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I recently learned about a curious operation on square matrices known as sweeping, which is used in numerical linear algebra (particularly in applications to statistics), as a useful and more robust variant of the usual Gaussian elimination operations seen in undergraduate linear algebra courses. Given an {n \times n} matrix {A := (a_{ij})_{1 \leq i,j \leq n}} (with, say, complex entries) and an index {1 \leq k \leq n}, with the entry {a_{kk}} non-zero, the sweep {\hbox{Sweep}_k[A] = (\hat a_{ij})_{1 \leq i,j \leq n}} of {A} at {k} is the matrix given by the formulae

\displaystyle  \hat a_{ij} := a_{ij} - \frac{a_{ik} a_{kj}}{a_{kk}}

\displaystyle  \hat a_{ik} := \frac{a_{ik}}{a_{kk}}

\displaystyle  \hat a_{kj} := \frac{a_{kj}}{a_{kk}}

\displaystyle  \hat a_{kk} := \frac{-1}{a_{kk}}

for all {i,j \in \{1,\dots,n\} \backslash \{k\}}. Thus for instance if {k=1}, and {A} is written in block form as

\displaystyle  A = \begin{pmatrix} a_{11} & X \\ Y & B \end{pmatrix} \ \ \ \ \ (1)

for some {1 \times n-1} row vector {X}, {n-1 \times 1} column vector {Y}, and {n-1 \times n-1} minor {B}, one has

\displaystyle  \hbox{Sweep}_1[A] = \begin{pmatrix} -1/a_{11} & X / a_{11} \\ Y/a_{11} & B - a_{11}^{-1} YX \end{pmatrix}. \ \ \ \ \ (2)

The inverse sweep operation {\hbox{Sweep}_k^{-1}[A] = (\check a_{ij})_{1 \leq i,j \leq n}} is given by a nearly identical set of formulae:

\displaystyle  \check a_{ij} := a_{ij} - \frac{a_{ik} a_{kj}}{a_{kk}}

\displaystyle  \check a_{ik} := -\frac{a_{ik}}{a_{kk}}

\displaystyle  \check a_{kj} := -\frac{a_{kj}}{a_{kk}}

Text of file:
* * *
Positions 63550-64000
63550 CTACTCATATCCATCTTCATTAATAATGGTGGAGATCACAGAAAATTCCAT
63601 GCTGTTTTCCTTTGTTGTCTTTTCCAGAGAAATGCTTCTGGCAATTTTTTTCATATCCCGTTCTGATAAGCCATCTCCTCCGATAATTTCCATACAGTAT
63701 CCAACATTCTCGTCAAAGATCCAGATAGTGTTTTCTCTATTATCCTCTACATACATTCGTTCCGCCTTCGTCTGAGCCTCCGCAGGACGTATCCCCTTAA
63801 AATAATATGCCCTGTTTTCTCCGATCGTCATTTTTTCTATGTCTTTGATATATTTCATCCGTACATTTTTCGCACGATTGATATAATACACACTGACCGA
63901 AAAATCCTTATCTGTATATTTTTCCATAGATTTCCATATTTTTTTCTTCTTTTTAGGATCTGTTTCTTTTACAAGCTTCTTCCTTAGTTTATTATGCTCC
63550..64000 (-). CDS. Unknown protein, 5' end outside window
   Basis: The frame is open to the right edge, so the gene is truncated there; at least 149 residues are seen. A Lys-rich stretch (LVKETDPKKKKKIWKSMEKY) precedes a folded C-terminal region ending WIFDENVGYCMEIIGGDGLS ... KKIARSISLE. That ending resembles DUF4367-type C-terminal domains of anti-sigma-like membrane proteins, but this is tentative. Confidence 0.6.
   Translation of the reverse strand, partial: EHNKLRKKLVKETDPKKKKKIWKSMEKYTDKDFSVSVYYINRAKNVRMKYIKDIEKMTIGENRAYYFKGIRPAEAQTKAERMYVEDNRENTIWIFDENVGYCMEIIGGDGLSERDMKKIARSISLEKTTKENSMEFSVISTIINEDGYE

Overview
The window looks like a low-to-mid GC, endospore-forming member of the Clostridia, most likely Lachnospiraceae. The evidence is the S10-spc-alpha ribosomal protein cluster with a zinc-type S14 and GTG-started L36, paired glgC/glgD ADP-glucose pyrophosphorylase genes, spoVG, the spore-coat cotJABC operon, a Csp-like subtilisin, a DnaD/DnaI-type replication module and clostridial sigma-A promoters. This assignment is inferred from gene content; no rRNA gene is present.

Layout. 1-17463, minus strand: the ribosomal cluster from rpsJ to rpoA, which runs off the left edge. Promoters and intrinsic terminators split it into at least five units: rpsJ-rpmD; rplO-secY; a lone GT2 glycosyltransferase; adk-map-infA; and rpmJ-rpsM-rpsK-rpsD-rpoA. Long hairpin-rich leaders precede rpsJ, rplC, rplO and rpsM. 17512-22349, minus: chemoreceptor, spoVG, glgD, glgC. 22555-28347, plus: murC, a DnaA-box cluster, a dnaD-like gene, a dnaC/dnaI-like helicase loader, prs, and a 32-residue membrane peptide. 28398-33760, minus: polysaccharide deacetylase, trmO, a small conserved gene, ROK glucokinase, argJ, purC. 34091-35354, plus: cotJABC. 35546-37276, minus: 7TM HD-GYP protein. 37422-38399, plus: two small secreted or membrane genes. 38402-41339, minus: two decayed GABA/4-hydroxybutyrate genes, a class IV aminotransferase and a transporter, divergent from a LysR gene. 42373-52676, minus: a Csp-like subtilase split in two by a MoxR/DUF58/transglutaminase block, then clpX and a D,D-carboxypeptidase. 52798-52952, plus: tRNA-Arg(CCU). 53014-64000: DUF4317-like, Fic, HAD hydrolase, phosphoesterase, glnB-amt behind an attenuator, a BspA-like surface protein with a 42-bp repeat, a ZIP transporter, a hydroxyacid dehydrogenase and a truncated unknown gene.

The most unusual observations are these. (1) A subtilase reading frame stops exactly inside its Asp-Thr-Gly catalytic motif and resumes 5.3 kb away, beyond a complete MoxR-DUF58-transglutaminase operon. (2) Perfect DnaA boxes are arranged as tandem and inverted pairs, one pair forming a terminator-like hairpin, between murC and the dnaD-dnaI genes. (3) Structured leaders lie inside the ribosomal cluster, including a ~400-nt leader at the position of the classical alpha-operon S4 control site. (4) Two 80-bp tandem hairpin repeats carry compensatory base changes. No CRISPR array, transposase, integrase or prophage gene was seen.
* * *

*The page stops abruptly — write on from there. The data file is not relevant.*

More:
\displaystyle  \check a_{kk} := \frac{-1}{a_{kk}}

for all {i,j \in \{1,\dots,n\} \backslash \{k\}}. One can check that these operations invert each other. Actually, each sweep turns out to have order {4}, so that {\hbox{Sweep}_k^{-1} = \hbox{Sweep}_k^3}: an inverse sweep performs the same operation as three forward sweeps. Sweeps also preserve the space of symmetric matrices (allowing one to cut down computational run time in that case by a factor of two), and behave well with respect to principal minors; a sweep of a principal minor is a principal minor of a sweep, after adjusting indices appropriately.

Remarkably, the sweep operators all commute with each other: {\hbox{Sweep}_k \hbox{Sweep}_l = \hbox{Sweep}_l \hbox{Sweep}_k}. If {1 \leq k \leq n} and we perform the first {k} sweeps (in any order) to a matrix

\displaystyle  A = \begin{pmatrix} A_{11} & A_{12} \\ A_{21} & A_{22} \end{pmatrix}

with {A_{11}} a {k \times k} minor, {A_{12}} a {k \times n-k} matrix, {A_{12}} a {n-k \times k} matrix, and {A_{22}} a {n-k \times n-k} matrix, one obtains the new matrix

\displaystyle  \hbox{Sweep}_1 \dots \hbox{Sweep}_k[A] = \begin{pmatrix} -A_{11}^{-1} & A_{11}^{-1} A_{12} \\ A_{21} A_{11}^{-1} & A_{22} - A_{21} A_{11}^{-1} A_{12} \end{pmatrix}.

Note the appearance of the Schur complement in the bottom right block. Thus, for instance, one can essentially invert a matrix {A} by performing all {n} sweeps:

\displaystyle  \hbox{Sweep}_1 \dots \hbox{Sweep}_n[A] = -A^{-1}.

If a matrix has the form

\displaystyle  A = \begin{pmatrix} B & X \\ Y & a \end{pmatrix}

for a {n-1 \times n-1} minor {B}, {n-1 \times 1} column vector {X}, {1 \times n-1} row vector {Y}, and scalar {a}, then performing the first {n-1} sweeps gives

\displaystyle  \hbox{Sweep}_1 \dots \hbox{Sweep}_{n-1}[A] = \begin{pmatrix} -B^{-1} & B^{-1} X \\ Y B^{-1} & a - Y B^{-1} X \end{pmatrix}

and all the components of this matrix are usable for various numerical linear algebra applications in statistics (e.g. in least squares regression). Given that sweeps behave well with inverses, it is perhaps not surprising that sweeps also behave well under determinants: the determinant of {A} can be factored as the product of the entry {a_{kk}} and the determinant of the {n-1 \times n-1} matrix formed from {\hbox{Sweep}_k[A]} by removing the {k^{th}} row and column. As a consequence, one can compute the determinant of {A} fairly efficiently (so long as the sweep operations don’t come close to dividing by zero) by sweeping the matrix for {k=1,\dots,n} in turn, and multiplying together the {kk^{th}} entry of the matrix just before the {k^{th}} sweep for {k=1,\dots,n} to obtain the determinant.